How can a school rule be different than the state law?

In my state, we have a self-defense law. If someone hits you, you can use equal force if you feel like your well being is threatened with no punishment.
However, in school, if someone hits you, and you hit them back in self-defense, both students get suspended (i.e. punished.)
How can this be legal?

I wouldn't think this would go against the law. The students are not facing legal ramifications, they are facing consequences the school has determined for breaking a school policy. I am certainly not a legal expert, though, so this is just my opinion/guess.

Honestly, it just is what it is because suspension is up to Admin's discretion and they have to get the BofEd's approval first (in my district). I don't think the legal laws come into play unless the parents of the "victim" want to press charges.
I've seen lots of fights in my district and I've seen many situations where regardless of who starts the fight, both (very rare) or neither student is suspended. There is no set guideline for all situation although we do have a district wide cod-of-conduct. Once again, both students being suspended for fighting is very rare here since my district tries not to suspend students for fighting - unless they hit an adult during the fight.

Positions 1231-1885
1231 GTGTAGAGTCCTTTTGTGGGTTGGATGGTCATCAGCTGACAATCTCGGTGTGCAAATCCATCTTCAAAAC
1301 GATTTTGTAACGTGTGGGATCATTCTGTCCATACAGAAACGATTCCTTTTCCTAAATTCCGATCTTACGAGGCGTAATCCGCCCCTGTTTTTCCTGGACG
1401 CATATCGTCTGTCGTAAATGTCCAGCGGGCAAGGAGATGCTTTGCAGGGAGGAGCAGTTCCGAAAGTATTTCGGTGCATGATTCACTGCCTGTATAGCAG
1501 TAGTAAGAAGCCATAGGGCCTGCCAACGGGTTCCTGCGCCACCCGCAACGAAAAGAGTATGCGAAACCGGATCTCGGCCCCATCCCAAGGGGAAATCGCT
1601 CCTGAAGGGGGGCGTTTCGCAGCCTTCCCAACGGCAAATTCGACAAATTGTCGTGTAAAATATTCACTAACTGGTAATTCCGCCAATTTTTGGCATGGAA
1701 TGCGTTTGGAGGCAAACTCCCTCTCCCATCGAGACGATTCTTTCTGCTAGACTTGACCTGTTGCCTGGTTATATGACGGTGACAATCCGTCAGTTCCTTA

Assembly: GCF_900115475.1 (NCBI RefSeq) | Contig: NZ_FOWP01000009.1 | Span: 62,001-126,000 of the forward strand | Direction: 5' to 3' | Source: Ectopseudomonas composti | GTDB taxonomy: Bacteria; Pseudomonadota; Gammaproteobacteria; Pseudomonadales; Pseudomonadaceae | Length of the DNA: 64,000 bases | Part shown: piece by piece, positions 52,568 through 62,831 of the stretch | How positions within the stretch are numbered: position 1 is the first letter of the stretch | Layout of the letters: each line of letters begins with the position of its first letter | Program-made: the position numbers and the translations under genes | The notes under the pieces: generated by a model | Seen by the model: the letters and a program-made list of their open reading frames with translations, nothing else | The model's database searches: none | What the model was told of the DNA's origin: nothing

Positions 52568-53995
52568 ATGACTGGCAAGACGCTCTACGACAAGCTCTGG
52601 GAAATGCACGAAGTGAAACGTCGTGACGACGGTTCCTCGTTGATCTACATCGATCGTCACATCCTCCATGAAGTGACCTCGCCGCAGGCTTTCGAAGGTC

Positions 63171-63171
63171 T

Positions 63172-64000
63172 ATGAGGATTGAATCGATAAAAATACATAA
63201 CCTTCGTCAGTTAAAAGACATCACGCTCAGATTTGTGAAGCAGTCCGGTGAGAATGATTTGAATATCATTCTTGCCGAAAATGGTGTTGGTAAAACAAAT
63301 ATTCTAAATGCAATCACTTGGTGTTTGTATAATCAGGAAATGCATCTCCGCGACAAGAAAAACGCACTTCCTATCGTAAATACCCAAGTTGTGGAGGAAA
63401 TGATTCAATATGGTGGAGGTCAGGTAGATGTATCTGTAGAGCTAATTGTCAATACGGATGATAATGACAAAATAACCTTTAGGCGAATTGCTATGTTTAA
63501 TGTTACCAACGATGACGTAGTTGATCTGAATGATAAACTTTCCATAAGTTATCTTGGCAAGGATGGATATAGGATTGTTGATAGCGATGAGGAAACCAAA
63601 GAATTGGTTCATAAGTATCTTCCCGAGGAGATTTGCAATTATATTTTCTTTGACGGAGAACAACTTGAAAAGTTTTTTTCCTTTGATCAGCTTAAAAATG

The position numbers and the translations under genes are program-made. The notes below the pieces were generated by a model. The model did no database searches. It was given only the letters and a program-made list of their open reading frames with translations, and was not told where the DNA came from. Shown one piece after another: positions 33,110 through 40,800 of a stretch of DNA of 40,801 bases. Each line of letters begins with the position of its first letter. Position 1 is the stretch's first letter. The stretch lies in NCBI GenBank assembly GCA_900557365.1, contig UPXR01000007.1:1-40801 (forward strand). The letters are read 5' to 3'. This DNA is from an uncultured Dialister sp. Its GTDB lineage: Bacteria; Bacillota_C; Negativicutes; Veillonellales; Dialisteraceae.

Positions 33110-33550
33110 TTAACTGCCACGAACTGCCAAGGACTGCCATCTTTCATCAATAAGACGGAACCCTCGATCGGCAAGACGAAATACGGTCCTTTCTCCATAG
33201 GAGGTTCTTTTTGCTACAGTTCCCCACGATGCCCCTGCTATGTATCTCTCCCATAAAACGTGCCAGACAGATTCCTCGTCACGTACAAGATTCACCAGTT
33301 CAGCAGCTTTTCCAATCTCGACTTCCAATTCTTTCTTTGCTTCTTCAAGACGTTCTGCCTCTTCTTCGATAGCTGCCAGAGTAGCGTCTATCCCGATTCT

Since it is up to Admin's discretion in regards to suspension, they must also consider the parental blow back that will follow. Furthermore, in many cases, Admin will want to suspend a child but the Board of Ed won't approve it. I've seen it (was in the room when Admin made the call) first hand.

Schools have wide latitude to maintain order. This is why they get to maintain speech/dress codes, ignore civil procedure and due process, and in some cases use corporeal punishment.
I'm not a big fan of a lot of these. I think they're abused. I think when schools ban words like, "****", on the theory that it will threaten order if they don't, they're stretching the truth considerably. Likewise if they decide on policies like, "No mohawks". Yet, I do recognize that schools need more leeway in enforcement than would be acceptable in general society.

There is a third grade girl who has been getting punched in the stomach during PE, and never went to a teacher. After the sixth time (by her count), she built up the courage to tell her classroom teacher. Why did it take so long to tell? By her words, "I don't want to get in trouble, and I know that anyone who gets in a fight gets suspended."
It would have been nice to tell the girl she was mistaken, but according to the school rule book, anybody involved in a physical altercation gets suspended. There's nothing separating pure victims of physical altercations with equal participants, and based on precedent, she indeed would most likely end up suspended if she went to administration.

All of this is a result of "zero tolerance". Administration, afraid of making "judgements" and using common sense, say "Here are the rules, our hands are tied." The children suffer for it. Litigation litigation litigation..........

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